43 Photos
View Album

Atta Rainforest Canopy
My Journey to Guyana

Black CurrasowBlack Currasow (Thomas Wilusz)
After breakfast, we headed down the north-south road to the Atta Rainforest Lodge. Along the way I spotted a green aracari, several black curassows and a spotted sandpiper. We watched another agouti scooting down the road but still no jaguar. As we drove a bit further, an ocelot crossed our path. Not a jaguar but at least it was in the cat family!!!! There might be a chance!!!! We nearly drove over a green vine snake that was slithering on the dirt road but stopped just in time. I lept out of our vehicle as fast as I could and I managed to snap a few shots of it before it made its way into the brush. It was the most amazing vibrant green but to some of the others on the tour, it was just plain scary!!!

A few hours later, our vehicle pulled into the entrance of the Atta Lodge where we were greeted by the lodge manager and staff and had a wonderful reception of rum punch to quench our thirsts. Three red howler monkeys watched curiously from the treetops. I think they wanted to quench their thirsts as well!!!!

After settling in our rooms which were rustic and quite nice, I explored the grounds which were loaded with beautiful flowers that perfumed the air. And they obviously attracted birds with their sweet nectar as long tailed sylph hummingbirds whizzed from flower to flower. Also, in the area were a capuchin bird, white winged swallow and screaming cotinga. Of course no rainforest would be complete without little critters as I stumbled upon a millipede and a very interesting insect, the reticulate plant hopper. Well, that's enough about me playing with bugs. I joined the rest of the group and we were guided to the canopy walkway wondering about the birdlife that was in store for us. It was an easy walk along the tree lined trail, with several species of trees marked with their names. Our guide provided informative details of the uses of each tree by the local Amerindian tribe. At the end of the trail, walking up the equivalent of three to four flights of stairs, we reached the canopy walkway and looked down upon the collage of flora below. Leaves of all sizes and shapes and shades of green resulted in me capturing the beauty of nature's abstracts with my camera. After perching on one of the stands located at the end of one of the walkways, remaining quiet and patiently waiting (and reminding the others to do the same!), I was rewarded as thirteen endangered scarlet macaws buzzed the treetops about 100 yards in front of me. They flew to the other side of the valley and too far away to get a good photo though. I guess a few photos of red dots against a bright green background would be all that I would get. I waited about an hour for them to approach again but the sun was setting and the macaws didn't appear that they wanted to cooperate with me and remained distant. We returned to the lodge for an excellent meal, a few drinks and then retired for the evening.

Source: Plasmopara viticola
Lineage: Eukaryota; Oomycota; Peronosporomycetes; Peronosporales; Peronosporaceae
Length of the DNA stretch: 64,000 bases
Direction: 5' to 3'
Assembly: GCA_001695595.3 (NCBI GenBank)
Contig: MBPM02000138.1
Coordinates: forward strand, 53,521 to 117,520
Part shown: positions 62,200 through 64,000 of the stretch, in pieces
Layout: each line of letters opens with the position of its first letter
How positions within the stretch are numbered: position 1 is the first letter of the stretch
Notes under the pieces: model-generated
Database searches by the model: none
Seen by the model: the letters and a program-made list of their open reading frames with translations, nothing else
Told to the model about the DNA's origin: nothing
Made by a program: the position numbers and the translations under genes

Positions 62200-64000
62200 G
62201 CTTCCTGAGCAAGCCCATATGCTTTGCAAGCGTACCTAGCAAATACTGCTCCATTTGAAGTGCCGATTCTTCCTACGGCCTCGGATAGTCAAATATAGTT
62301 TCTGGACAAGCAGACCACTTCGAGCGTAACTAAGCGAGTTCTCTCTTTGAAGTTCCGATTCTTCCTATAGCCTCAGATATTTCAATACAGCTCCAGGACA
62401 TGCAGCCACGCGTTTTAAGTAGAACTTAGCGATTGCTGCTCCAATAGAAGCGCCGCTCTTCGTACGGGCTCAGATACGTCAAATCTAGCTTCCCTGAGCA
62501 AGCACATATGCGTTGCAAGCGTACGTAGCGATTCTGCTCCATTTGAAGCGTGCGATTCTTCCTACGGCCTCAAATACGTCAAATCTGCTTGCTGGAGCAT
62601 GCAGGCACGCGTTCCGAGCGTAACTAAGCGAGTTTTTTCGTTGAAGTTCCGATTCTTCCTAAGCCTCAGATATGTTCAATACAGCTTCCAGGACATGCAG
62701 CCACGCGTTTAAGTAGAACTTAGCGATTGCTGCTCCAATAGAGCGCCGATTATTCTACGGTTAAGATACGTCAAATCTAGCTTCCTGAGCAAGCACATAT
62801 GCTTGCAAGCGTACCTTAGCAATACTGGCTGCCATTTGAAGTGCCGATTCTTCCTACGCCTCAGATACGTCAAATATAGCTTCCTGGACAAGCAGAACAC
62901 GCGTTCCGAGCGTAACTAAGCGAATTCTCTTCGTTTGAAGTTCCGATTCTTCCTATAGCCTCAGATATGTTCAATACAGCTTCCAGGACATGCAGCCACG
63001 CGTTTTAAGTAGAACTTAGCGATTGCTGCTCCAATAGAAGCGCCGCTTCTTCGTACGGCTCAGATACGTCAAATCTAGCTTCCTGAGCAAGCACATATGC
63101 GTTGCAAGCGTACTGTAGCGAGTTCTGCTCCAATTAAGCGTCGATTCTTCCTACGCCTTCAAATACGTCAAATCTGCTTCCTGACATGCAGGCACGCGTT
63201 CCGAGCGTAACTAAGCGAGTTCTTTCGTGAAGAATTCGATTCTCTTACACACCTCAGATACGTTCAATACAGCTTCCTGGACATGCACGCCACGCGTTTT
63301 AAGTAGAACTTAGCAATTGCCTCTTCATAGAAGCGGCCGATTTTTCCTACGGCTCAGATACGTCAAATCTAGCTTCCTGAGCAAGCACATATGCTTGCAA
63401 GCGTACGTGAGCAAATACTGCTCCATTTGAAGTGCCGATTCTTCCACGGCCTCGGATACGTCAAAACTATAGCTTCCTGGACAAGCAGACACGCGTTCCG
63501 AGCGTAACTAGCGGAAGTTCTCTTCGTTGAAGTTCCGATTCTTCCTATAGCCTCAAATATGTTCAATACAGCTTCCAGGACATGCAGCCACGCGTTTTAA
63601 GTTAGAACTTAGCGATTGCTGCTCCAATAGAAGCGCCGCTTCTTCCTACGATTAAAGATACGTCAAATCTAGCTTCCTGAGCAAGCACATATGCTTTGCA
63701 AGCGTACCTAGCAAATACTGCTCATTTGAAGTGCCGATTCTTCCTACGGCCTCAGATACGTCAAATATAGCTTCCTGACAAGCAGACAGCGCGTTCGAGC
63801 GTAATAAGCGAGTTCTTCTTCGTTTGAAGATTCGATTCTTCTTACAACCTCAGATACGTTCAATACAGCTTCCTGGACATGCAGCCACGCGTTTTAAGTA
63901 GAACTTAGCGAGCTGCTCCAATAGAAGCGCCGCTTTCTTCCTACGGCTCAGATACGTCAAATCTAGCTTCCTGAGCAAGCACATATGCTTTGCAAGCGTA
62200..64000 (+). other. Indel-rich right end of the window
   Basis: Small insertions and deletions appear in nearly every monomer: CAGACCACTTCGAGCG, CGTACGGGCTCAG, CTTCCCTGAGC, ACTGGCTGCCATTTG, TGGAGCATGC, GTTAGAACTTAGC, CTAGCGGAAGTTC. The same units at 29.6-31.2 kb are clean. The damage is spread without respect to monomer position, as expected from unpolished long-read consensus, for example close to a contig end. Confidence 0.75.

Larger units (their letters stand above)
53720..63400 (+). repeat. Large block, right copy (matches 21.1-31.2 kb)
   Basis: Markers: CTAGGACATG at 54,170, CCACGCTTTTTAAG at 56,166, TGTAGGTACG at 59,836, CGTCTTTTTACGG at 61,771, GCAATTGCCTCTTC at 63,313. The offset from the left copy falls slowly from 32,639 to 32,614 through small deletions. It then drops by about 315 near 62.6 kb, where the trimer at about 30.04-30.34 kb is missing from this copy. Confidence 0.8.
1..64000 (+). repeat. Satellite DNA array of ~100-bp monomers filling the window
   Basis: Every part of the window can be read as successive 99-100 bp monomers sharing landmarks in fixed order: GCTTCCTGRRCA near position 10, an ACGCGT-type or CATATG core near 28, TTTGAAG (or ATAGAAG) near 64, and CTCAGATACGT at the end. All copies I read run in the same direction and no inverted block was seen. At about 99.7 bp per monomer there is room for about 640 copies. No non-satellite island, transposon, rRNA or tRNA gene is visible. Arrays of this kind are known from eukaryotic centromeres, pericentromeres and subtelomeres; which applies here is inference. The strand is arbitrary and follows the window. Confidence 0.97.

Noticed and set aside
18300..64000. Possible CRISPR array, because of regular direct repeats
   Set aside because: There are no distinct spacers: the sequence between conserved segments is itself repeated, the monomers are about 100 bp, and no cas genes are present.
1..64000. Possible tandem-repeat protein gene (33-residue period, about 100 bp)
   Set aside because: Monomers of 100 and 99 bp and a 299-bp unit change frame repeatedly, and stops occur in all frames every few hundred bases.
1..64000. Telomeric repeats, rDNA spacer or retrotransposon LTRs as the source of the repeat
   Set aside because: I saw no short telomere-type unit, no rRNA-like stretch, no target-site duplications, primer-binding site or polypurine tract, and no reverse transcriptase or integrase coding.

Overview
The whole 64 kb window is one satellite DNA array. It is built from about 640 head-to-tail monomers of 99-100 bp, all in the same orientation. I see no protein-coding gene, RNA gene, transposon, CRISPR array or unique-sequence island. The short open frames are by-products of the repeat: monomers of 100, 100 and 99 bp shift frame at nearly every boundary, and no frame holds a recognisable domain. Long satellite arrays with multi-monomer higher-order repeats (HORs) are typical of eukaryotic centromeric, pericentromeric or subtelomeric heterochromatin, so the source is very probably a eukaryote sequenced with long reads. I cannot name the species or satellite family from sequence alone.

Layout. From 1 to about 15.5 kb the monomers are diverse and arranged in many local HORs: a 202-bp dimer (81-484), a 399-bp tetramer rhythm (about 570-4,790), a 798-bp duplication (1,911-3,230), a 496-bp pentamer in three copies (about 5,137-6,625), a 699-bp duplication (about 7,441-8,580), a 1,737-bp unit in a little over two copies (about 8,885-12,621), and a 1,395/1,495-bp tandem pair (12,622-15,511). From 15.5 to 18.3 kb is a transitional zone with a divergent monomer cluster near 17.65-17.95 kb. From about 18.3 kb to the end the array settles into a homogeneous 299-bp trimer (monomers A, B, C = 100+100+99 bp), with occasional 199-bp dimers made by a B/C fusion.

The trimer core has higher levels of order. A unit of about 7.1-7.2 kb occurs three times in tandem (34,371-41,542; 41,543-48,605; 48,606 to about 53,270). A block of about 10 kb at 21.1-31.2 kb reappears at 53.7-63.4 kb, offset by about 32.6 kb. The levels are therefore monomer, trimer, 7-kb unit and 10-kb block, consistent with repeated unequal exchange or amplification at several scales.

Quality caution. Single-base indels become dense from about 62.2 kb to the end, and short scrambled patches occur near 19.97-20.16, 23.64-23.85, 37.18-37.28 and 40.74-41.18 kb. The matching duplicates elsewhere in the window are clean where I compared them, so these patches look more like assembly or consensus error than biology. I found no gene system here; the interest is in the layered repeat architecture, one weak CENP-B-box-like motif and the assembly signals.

comments powered by Disqus